The International Organization for Mycoplasmology (IOM) was founded in 1976 as a nonprofit organization and exists to promote the cooperative international study of mycoplasmas (Mollicutes) and mycoplasmal diseases and to disseminate knowledge about their characteristics, effects, transmission, and control. The society of about 500 microbiologists, clinicians, biochemists, entomologists, plant pathologists, veterinarians, geneticists, scientists actively encourages personal contacts and information exchange by a variety of activities.

Among them are the IOM’s sponsorship of biennial international scientific congresses, publication of its scientific proceedings, awarding international travel grants for students to attend its meetings, supporting workshops for the study of mycoplasmal techniques, publishing a quarterly newsletter and now a home page on the Internet.

To advance mutual goals and interests, the International Research Program of Comparative Mycoplasmology (IRPCM)(formerly a consultative group sponsored by the World Health Organization and the Food and Agricultural Organization of the United Nations) was affiliated with the IOM in 1986. The IRPCM is a permanent standing committee of the IOM and has special status. It is composed of over two dozen specific interest working-teams that meet with regularity. The teams analyze and summarize recent developments in their respective interest areas, such as, mycoplasma arthritis, avian mycoplasmas, cell culture mycoplasmas, molecular genetics, phytoplasmas, ureaplasmas.

Their deliberations and consultations are published in a comprehensive and extensive biennial report comprising the entire field of mycoplasmology. The IRPCM places some emphasis on pathogenesis, vaccine development and the mycoplasmal diseases of domestic animals and plants.

Members of the IOM also constitute the International Committee on Systematic Bacteriology Subcommittee on the Taxonomy of Mollicutes. This body makes recommendations on minimum standards for the description of the class Mollicutes to the microbiological community via the International Code of Nomenclature of Bacteria.

Celebrating its 40th year in 2016, the IOM extends its committment to both advance membership in its society and foster an understanding of the characteristics and role of the Mollicutes in nature. By this website, the IOM seeks to encourage and support young and established scientists within an international and interactive consortium that encompasses human, animal, plant, and insect microbiologists involved or devoted to the study of the Mollicutes.

IOM Congresses are held every two years at various venues around the world. Information on the location of past congresses and future congresses can be found in this web site.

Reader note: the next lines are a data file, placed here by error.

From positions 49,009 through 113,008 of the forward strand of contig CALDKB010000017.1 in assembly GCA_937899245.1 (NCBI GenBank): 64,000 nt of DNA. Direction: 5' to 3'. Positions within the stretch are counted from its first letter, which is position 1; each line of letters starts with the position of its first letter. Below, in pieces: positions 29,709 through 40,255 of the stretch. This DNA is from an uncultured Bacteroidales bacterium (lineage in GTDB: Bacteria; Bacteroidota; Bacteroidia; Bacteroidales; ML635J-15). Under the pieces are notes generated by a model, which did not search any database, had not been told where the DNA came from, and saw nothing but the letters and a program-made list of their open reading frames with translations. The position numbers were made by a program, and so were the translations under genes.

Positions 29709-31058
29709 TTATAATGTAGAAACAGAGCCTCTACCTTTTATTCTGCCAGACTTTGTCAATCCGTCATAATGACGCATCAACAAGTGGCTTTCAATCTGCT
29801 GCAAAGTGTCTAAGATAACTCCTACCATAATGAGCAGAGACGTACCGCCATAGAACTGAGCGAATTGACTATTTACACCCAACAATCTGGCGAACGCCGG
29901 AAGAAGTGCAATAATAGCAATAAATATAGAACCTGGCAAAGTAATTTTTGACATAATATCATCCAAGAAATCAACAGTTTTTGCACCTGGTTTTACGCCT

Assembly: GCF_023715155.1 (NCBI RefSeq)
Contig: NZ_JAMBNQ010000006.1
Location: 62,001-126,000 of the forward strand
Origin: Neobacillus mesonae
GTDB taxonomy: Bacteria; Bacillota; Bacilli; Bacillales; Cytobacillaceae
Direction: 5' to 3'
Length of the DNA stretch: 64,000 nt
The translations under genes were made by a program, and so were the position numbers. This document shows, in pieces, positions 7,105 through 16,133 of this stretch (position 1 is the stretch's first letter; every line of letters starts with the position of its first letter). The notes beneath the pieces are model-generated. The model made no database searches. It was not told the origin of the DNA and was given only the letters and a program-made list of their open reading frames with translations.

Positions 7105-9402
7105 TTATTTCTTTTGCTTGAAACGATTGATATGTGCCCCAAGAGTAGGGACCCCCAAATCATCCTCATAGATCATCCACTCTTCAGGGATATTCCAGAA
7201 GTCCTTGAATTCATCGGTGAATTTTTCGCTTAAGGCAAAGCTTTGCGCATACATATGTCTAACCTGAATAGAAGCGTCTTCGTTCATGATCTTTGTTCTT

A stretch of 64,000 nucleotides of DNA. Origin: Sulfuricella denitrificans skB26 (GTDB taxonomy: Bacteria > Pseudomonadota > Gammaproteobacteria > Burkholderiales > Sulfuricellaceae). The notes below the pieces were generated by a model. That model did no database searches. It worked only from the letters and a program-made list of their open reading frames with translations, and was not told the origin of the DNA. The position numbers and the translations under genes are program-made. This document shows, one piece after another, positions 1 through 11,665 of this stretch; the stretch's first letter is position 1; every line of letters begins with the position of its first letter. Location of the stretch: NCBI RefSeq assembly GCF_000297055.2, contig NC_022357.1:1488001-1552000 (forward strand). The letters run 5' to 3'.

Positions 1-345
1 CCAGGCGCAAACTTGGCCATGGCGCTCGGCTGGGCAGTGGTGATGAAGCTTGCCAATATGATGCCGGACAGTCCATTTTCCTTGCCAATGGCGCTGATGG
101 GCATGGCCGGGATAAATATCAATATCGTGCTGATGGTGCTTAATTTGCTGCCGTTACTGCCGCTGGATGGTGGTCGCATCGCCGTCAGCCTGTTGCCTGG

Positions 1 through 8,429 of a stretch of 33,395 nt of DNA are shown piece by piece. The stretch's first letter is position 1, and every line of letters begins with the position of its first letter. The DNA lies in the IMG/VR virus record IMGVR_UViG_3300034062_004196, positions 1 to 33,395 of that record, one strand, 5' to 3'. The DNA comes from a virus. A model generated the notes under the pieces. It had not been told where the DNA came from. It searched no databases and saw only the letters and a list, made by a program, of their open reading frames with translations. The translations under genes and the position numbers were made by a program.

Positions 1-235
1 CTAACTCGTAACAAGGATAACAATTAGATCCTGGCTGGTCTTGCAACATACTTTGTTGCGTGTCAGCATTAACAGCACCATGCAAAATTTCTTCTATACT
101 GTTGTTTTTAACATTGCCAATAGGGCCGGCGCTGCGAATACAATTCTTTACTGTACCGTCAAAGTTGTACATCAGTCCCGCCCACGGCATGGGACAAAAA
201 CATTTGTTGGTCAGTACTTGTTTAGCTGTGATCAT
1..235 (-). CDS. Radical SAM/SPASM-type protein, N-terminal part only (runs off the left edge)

Sustaining Members

History

The first efforts toward the study of those microbial forms that would eventually be called mollicutes really began with the pioneering efforts of a group of French bacteriologists. In 1898, E. Nocard and E.R. Roux, and their collaborators, A. Borrel, A. Salimbeni, and E. Dujardin-Baumetz, first cultured the microbe of contagious pleuropneumonia of cattle on artificial broth. Two years later, E. Dujardin-Baumetz was able to adapt the organism to a solid medium. He observed the small colonies with the now familiar dark center and light peripheral area, and documented the filterability of the organism. Twenty-five years went by (1923) before J. Bridre and A. Donatien, again in France, cultivated the organism associated with agalactia of sheep and goats and established the etiologic role of the organism in the disease.

These discoveries stimulated considerable interest in filterable bacteria and by the mid to late 1930s more researchers began to study additional members of this group of microbes that had come to be known as “pleuropneumonia-like organisms,” or “PPLO”. In England, Ledingham worked on their morphology; Klieneberger-Nobel was isolating the organisms from rodents; and Laidlaw and Elford were cultivating what would later turn out to be acholeplasmas from sewage. In Germany, Seiffert was also growing so-called saprophytic PPLO from soil and compost. In the US, Nelson was isolating the so-called pleuropneumonia-like organisms from chickens and rodents, Sabin was also studying similar organisms with neurotoxic properties, and, in 1937, Dienes and Edsall cultivated the first pleuropneumonia-like organism from the urogenital tract of a female patient.